canada africa partner reservation Despite plans to make progress in key areas, the Governor’s budget still leaves RIPTA in the red.

Despite plans to make progress in key areas, the Governor’s budget still leaves RIPTA in the red.

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Arnold “Buff” Chace is the managing partner of Cornish Associates and a resident of Providence.

The 2024 General Assembly has the unique opportunity to finally fund RIPTA and its Transit Master Plan, which would, among other things, expand services statewide. The good news is that voters can help.

Legislation being considered by the House Finance Committee (H7774) would provide much-needed operating funds in the near term and, more importantly, provide the Rhode Island Public Transit Authority with a stable financing solution that is no longer dependent on the federal government or a declining gas tax . gain. As an inner-city resident and avid supporter of public transportation, I firmly believe that improving our public transportation system is critical to sustainable urban living, as well as to our state’s economic growth and environmental health.

In his State of the State address in January and a subsequent social media campaign, Governor Dan McKee focused on several worthy goals: improving school attendance, increasing family incomes, implementing the Act on Climate and solving the housing crisis. However, it is extremely difficult to find a path to achieving these goals without an unwavering commitment to our public transportation system.

More: More than 70% of Rhode Islanders live near a RIPTA bus stop. Could this plan help increase passenger numbers?

This system is essential for providing equal access to employment, education and healthcare for all residents, regardless of their socio-economic status. It is also critical to attracting new jobs to our state. Despite plans to make progress in key areas, the Governor’s FY 2025 budget still leaves an $8 million deficit, putting RIPTA in the red.

Unfortunately, the state has been faced with the challenge of fully funding public transportation for decades. According to the Federal Transit Administration database, Rhode Island invested just $66 in transit per capita in 2019, compared to similarly urbanized states such as Connecticut ($80), Delaware ($110) or Massachusetts ($253). Yet RIPTA is one of the most cost-efficient, well-managed mid-market transit agencies in the country, significantly outperforming the Hartford and Worcester transit systems by significant margins per service hour. RIPTA’s efficient operating budget leaves no room for cuts; it is unreasonable to expect that further savings can be achieved without significant cuts in services.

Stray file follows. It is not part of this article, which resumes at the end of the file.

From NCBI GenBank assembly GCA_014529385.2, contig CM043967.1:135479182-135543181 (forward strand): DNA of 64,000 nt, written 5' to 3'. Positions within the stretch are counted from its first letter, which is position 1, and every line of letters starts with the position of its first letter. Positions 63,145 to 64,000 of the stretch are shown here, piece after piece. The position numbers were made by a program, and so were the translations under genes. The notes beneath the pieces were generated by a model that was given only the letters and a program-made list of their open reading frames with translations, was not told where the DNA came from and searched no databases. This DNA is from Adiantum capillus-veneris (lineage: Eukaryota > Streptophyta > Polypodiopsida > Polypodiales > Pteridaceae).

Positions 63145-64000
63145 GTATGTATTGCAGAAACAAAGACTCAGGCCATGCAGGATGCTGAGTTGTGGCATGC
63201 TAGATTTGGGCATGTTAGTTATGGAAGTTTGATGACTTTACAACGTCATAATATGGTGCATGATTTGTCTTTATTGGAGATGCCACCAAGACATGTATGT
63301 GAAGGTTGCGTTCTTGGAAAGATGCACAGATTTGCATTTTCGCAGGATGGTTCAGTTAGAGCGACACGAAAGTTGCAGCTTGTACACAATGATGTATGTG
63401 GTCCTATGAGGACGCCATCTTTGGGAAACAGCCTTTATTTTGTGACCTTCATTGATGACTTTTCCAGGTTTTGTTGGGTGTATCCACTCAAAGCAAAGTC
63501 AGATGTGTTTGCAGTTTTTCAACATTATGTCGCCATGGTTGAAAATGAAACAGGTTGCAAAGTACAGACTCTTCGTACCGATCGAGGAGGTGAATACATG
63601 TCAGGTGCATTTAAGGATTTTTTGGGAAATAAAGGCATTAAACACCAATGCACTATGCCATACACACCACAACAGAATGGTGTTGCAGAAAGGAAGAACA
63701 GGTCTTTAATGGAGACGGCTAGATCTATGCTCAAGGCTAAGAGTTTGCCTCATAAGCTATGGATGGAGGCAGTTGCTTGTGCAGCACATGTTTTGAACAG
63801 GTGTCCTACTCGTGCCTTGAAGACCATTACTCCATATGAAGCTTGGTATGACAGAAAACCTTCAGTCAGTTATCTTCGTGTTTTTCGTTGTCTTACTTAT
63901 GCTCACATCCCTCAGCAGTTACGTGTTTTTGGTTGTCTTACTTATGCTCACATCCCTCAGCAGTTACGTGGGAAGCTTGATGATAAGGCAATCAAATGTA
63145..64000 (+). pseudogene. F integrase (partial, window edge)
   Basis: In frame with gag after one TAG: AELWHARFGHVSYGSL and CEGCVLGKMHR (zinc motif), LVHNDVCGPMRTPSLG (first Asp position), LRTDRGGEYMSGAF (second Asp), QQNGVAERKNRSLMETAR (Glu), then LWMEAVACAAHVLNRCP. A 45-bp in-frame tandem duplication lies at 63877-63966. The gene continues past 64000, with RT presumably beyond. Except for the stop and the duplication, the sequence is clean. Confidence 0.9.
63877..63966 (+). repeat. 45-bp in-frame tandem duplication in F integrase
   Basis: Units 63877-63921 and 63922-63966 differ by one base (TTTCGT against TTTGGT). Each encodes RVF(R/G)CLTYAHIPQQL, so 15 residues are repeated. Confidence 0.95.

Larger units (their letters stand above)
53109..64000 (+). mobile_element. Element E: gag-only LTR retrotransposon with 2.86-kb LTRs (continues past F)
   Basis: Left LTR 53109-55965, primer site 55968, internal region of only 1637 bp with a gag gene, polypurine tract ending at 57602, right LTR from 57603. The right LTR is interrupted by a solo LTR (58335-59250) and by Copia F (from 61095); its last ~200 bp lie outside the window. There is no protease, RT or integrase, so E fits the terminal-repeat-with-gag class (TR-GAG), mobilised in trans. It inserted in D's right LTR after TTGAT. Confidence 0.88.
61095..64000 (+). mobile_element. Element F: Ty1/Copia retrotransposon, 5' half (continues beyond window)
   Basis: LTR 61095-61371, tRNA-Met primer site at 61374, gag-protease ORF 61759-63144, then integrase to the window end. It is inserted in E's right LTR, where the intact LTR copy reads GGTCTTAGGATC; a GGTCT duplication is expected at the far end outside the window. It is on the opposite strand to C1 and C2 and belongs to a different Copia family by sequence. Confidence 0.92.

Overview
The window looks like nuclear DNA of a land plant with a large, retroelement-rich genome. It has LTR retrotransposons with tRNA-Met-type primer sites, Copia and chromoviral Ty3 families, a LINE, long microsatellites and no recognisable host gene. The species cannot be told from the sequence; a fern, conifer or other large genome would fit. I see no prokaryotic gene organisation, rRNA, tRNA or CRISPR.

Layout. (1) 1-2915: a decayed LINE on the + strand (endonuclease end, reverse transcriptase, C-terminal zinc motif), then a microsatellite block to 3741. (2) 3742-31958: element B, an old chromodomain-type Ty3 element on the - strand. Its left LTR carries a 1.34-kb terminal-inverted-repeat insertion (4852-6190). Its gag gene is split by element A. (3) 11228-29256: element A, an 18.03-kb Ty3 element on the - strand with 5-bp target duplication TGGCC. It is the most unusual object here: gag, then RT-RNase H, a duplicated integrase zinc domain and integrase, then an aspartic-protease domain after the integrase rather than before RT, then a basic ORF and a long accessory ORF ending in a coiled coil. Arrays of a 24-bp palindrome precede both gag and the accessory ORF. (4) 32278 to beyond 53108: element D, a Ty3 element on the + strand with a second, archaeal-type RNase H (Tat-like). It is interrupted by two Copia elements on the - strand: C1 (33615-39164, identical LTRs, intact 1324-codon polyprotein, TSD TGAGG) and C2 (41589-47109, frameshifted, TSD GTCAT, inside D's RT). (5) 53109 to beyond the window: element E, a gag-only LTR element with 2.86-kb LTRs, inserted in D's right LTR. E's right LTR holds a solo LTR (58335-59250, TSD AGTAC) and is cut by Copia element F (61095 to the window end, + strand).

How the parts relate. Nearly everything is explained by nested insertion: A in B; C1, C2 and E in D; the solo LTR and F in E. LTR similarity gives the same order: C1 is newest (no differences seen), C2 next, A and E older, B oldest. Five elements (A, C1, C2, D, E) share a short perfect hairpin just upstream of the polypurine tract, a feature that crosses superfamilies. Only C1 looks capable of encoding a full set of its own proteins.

Highlights of the RIPTA Transit Master Plan, adopted in 2020 with the contributions of key stakeholders and the public, would position the state for success. It would:

∎ Improve bus frequency;

∎ Create new routes;

∎ Shorten travel times;

∎ Improve the commuting experience;

∎ Expansion of the express bus service.

Following this plan and fully funding RIPTA will significantly improve the quality, efficiency, and accessibility of public transportation in Rhode Island. This will in turn increase the number of travelers, reduce traffic congestion and contribute to healthier communities.

More: What’s it like relying on RIPTA to get around the state? We tried it for a week.

Imagine the savings that would be generated if families could own one car instead of two. Imagine the economic opportunities that arise when residents of Rhode Island, Massachusetts or Connecticut can arrive at any train station between Providence and Westerly and then take the bus to work. Imagine the cleaner air that will be created with more public transportation options for our children and grandchildren.

I urge you, our state leaders, to finally give RIPTA the resources it needs to add more riders and move the state in the right direction. I also urge readers to support this funding request and commit to the long-term sustainability and prosperity of our state. A simple email to your state representative or senator, or to committee chairman Marvin Abney, could help move this legislation.

If we allow public transportation to languish at this critical time, no action will be taken for generations. Providing adequate funding for RIPTA now means investing in a better future for all of Rhode Island.